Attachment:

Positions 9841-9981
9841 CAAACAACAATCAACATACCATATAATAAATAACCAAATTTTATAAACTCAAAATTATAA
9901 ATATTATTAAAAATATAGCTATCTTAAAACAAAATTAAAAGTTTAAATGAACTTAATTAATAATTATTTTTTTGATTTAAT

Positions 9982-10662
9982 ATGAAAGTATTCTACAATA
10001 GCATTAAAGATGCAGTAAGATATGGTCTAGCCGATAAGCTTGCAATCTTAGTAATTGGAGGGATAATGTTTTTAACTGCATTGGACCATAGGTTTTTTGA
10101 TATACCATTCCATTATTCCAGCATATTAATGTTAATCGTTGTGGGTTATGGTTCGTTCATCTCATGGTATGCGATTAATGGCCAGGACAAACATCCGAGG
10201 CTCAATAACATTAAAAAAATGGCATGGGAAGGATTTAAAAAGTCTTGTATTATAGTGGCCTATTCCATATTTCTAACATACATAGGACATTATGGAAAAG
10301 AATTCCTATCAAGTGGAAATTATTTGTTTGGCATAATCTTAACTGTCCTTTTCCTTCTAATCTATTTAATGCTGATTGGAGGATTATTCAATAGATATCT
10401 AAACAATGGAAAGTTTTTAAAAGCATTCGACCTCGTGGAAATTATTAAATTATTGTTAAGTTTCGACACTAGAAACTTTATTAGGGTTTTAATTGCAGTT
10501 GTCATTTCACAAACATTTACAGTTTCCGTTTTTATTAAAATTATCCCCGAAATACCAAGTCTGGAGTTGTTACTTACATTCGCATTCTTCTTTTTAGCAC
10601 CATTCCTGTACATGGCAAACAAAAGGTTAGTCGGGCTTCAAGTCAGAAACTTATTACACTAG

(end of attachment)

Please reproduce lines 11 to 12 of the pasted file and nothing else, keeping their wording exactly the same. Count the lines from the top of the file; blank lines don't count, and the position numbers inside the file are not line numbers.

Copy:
10501 GTCATTTCACAAACATTTACAGTTTCCGTTTTTATTAAAATTATCCCCGAAATACCAAGTCTGGAGTTGTTACTTACATTCGCATTCTTCTTTTTAGCAC
10601 CATTCCTGTACATGGCAAACAAAAGGTTAGTCGGGCTTCAAGTCAGAAACTTATTACACTAG